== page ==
AUGUSTA — The $58.1 million budget proposed to city councilors this week by City Manager William Bridgeo would increase property taxes by 4.24 percent.

Bridgeo said one of the primary drivers of the spending increase in the city’s $26.4 million share of the combined city and school budget is about $650,000 in increased wages and benefits for city employees.

Part of that is due to contractual obligations of 2.5 percent wage increases for union employees, as well as salary or step increases for other city employees, and the addition of a new full-time custodian’s position, two new part-time staff positions at Lithgow Library, and a new, part-time code enforcement officer position.

Bridgeo said the additional library positions are needed to staff the expanded library, which will be nearly triple its previous size when an ongoing renovation and expansion project is completed at the library. He said officials anticipated additional positions would be needed for the larger library before funding for its construction was approved by voters in 2014.

Bridgeo said the proposed new part-time code enforcement officer position is needed because the city’s two code officers are already over-extended and a proposal for a new property maintenance ordinance will likely place more demands on them. He said the city had three full-time code officers until cutting back to two in 2008 for budgetary reasons. He also said the city’s aging rental housing requires more staff time to help make sure it is safe and sanitary.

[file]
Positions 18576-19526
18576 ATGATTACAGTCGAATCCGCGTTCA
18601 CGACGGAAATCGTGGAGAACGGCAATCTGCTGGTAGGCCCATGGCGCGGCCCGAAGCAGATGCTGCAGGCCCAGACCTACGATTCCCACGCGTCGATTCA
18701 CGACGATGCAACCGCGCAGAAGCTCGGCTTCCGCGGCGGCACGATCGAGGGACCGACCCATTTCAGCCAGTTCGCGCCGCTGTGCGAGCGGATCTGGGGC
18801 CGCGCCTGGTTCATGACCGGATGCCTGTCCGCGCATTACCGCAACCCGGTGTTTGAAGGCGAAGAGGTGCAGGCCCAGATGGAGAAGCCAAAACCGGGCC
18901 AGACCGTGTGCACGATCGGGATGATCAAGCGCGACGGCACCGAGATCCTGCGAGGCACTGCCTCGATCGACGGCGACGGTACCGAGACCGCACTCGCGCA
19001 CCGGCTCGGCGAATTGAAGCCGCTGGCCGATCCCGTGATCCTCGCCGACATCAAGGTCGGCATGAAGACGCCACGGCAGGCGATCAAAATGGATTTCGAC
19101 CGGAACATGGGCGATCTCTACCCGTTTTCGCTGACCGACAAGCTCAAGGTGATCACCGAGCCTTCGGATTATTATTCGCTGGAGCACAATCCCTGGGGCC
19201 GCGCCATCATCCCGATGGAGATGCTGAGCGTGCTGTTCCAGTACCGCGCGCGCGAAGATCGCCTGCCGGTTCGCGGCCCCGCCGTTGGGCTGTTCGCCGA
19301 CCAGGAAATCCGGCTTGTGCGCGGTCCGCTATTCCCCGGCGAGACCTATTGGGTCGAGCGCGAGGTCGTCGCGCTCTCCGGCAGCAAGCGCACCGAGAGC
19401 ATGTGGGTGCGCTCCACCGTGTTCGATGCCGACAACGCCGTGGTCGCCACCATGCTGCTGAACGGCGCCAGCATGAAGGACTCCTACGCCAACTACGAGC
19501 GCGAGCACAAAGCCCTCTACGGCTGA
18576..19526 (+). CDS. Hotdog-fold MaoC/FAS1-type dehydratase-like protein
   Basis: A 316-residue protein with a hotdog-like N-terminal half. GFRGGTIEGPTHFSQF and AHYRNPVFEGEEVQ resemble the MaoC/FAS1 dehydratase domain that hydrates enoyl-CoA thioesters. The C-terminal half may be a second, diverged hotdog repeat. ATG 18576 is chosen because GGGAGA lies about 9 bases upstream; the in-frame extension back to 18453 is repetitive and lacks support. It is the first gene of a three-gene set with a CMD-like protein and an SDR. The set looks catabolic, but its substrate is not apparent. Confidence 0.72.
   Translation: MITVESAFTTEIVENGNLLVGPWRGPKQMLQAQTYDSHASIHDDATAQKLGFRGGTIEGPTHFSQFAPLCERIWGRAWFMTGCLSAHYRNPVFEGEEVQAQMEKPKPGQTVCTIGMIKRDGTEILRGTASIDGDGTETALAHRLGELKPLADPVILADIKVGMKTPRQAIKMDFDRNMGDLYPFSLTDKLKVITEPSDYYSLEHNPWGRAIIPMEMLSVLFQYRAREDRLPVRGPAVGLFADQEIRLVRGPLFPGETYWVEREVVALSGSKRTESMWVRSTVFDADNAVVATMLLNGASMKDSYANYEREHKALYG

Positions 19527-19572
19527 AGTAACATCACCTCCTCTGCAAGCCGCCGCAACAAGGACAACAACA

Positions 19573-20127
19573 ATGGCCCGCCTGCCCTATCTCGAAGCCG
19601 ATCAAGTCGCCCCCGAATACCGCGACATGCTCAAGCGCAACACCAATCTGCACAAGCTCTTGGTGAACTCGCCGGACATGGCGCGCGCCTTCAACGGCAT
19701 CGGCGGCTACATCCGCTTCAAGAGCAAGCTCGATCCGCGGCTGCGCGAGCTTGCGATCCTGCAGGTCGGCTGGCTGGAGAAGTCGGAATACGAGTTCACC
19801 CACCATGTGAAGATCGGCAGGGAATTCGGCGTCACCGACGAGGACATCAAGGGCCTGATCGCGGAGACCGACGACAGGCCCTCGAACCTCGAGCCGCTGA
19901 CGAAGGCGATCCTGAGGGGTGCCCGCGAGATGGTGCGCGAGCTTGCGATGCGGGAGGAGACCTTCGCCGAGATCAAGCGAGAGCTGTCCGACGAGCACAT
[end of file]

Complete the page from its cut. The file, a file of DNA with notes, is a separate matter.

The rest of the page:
“It’s clear they’re over-extended already. They inspect all new construction throughout the city as well as any code violations,” Bridgeo said of code officers. “With an aging housing stock they have an increasing workload.”


The proposed budget would increase the property tax rate from 19.4 to 20.22 per $1,000 of valuation, a 4.24 percent increase.

If the city’s total assessed property value remained the same as it is this year, the tax rate would increase by just 2.15 percent, not 4.24 percent. However, the city’s total assessed property valuation is projected to drop by some $30 million, the first decrease in assessed valuation Bridgeo said he’s had in his 18 years as manager.